Best Practice: Duplicate Finding & Deleting (FLAC library >10tb)

what computer system are running on PC/MAC/Linux?

duplicate removals is messy at best, but roon can only give you some idea of what’s there in the focus settings you select duplicates as an inspector option.

I’m using a Windows 10 DIY spec’ed & built HTPC as a Roon Core. But I have another 6 HD Bay DIY build Desktop that can be used, if duplication identification/deletion is done outside of Roon.

Maybe try to google for some dup detection/remval application that has some music functionality and folder level detection. I’m a MAC user and just did this exercise a few days ago…managed to kill 1.4TB’s of dupes I think in the end but there are still lots more in different formats. I have 14TB of music so I feel your pain :crazy_face:

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I can’t imagine what going through that quantity of files must be like. But I did my much smaller library manually through Windows. I’d create a new location and go through a list of your titles and move your unique files and the best version of duplicates manually into that location for Roon to then detect and catalog. That is assuming you have the time. One problem I did find is a lot of my older rips were not great. But being something of a hoarder I still have the vast bulk of original disks.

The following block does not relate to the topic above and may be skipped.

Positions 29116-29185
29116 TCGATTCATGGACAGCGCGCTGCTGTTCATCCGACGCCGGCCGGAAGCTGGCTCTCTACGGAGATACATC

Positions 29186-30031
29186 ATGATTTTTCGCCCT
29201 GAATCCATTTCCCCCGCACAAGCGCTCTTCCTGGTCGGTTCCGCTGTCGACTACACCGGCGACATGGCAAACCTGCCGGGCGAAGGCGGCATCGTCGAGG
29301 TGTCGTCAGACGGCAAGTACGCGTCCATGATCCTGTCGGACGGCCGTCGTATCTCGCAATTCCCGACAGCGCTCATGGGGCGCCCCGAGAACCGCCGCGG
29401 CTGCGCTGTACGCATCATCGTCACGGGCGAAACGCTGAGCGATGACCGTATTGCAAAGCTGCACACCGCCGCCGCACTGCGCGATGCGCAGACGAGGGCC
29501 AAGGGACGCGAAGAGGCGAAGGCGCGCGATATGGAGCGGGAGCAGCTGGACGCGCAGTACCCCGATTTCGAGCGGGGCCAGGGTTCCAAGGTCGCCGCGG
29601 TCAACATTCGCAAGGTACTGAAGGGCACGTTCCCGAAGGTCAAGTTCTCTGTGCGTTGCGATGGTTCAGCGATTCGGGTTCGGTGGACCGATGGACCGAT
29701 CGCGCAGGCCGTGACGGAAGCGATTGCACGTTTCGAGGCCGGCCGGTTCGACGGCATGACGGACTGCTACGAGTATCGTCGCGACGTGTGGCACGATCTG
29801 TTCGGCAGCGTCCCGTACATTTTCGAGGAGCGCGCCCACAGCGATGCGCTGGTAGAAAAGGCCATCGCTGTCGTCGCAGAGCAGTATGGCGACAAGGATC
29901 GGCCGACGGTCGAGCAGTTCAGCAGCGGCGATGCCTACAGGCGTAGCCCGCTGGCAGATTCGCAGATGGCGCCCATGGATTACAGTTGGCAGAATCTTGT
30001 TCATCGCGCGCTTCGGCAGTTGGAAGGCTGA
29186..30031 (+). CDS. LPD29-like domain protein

Have a look at MP3TAG. Has a lot of information that you can view and sort by. And it does work on other file types. Automating something like this could be dangerous. Yes it will take some time but at least you will know what it is doing. And you can update tags and artwork at the same time if they are missing.

Roon really isn’t the tool for this, or any other library management for that matter.
In the past I have used this tool for finding file duplicates (for jpgs, not audio) but it should work just as well. Free to try too. Other tools are available but I have had no experience. Any tools are going to take quite a while on such a large number of files.

One thing to bear in mind, if you or your son need lower quality duplicates for good reasons (eg an mp3 version to play in the car/phone etc) then it is good to know that ahead of deleting them all!

There is also another tool which I have used which can do this but I have always found it to be incredibly slow, even on a small library (it fingerprints the audio), but it may have improved by now as I haven’t used a recent version:

Note that a discount may be available for Roon users at times (see thread…). Again, you can try before you buy and the author has a Roon account here @paultaylor.

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I have used this one from Illustrate…

It is a bit persnickety [in lack of more precise words] but will give you a very good starting point to cull from.

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Great responses, thanks!

I feared that Roon wouldn’t be a good duplicate finding tool for my sizable project. So, I appreciate your inputs accordingly.

“SongKong” looks to be an interesting short list add.

I do use dbPoweramp for ripping. Hence, “PerfectTunes” would be a product to consider. So, a comparison between “SongKong” and PerfectTunes would be interesting. I do like the fact that in addition to identifying duplicates, SongKong will correct metadata; thus allowing Roon to more easily “find” and catalog all of my music.

Doing a browser search, I also found this product: MindGems/Audio-Dedupe AudioDedupe. It appears to be somewhat similar to SongKong and PerfectTunes.